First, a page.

Dave Trautman
Thompson 324 953-5043
Cell: 843-870-3769

This is the website for MATH 234, Applied Engineering Mathematics I. The text is Advanced Engineering Mathematics (fifth edition), by Dennis G. Zill and Warren S. Wright. We will cover parts of Chapters 1, 2, 3, 4, 7, 8, and 10, as shown in the daily syllabus.

There will be 750 points of credit in the course. There are four 100-point exams and a 200-point cumulative final exam, as shown in the daily syllabus. There will also be 18 ten-point quizzes. I will count your highest 15 scores. This makes for a total of 750 points.

Here are the answers to the first exam.
Here are the answers to the second exam.
Here are the answers to the third exam.
Here are the answers to the fourth exam.

I will organize Problem of the Week. You will receive four points for each problem correctly worked.

There will be no make-ups on quizzes. If you miss a quiz that will be one of the three that I don't count for you. If you miss an exam due to (what I consider) a valid excuse you may take the make-up exam on Tuesday, 29 April. This make-up exam will be cumulative. If you will miss an exam for a scheduled event (such as an athletic event) you can take the exam early. Guard duty is not an acceptable excuse for missing an exam.

There will be no use of electronic devices (such as cell phones or iPods) during exams.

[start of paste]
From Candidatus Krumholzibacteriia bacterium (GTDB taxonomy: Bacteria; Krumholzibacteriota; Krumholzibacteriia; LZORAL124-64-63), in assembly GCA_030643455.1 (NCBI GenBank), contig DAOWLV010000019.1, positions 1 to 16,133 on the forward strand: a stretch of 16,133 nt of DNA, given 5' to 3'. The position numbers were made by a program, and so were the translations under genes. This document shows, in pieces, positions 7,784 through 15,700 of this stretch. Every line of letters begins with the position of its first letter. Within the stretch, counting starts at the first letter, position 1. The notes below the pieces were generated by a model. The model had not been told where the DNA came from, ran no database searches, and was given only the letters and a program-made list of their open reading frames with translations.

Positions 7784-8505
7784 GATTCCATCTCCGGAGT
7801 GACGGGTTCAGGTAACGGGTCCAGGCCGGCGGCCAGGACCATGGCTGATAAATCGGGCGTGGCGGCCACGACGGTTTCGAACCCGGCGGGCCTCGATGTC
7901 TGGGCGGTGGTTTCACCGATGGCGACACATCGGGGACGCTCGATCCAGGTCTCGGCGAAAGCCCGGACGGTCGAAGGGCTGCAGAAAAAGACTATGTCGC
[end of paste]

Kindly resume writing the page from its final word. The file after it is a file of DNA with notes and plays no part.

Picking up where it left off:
You have four options for taking the final exam, as shown in the daily syllabus. You do not need to tell me of your choice beforehand. Do not talk about the exam with anyone, even another student who has already taken the exam, until 1:00 Saturday afternoon.

Grading will be 90 to 100 percent is an A, 80 to 90 percent is a B, 70 to 80 percent is a C, 60 to 70 percent is a D, and anything below 60 percent is a D. I may make a slight adjustment at the end ("curve") but don't expect much of a break.

You must have a calculator which can compute eigenvalues and eigenvectors of matrices and algebraically solve some differential equations. The TI-89 certainly is good, as is the related TI-Nspire, and so is the HP-49. There are some exam problems which really will require a calculator, either because of the time involved, or the difficulty of obtaining the solution by hand.

If you check my course syllabi page you will notice links to other sections of MATH 234 which I have taught. These pages do have exams with answers, and you may use these as study guides. Please note that some of these other sections were based on different syllabi and a different book, so use them at your own risk.

The daily syllabus show some practice problems for most class days. You do not have to hand in these problems. You are to do them to see if you understand the course material. We will go over most of these problems in the next class period. You should do these problems before the next class period.

If you need help please come in and see me. My office hours are 2:00 to 3:00 on Monday, Tuesday, and Thursday, and 1:00 to 2:00 on Wednesday and Friday. I spend a lot more time than that in my office. On most days I will spend all afternoon in my office. I will also spend one night per week in my office from 7:00 to 9:00. (That night will vary from week to week but will usually be a Monday, Tuesday, or Thursday.)

There will be no food or drink (except water) in the classroom.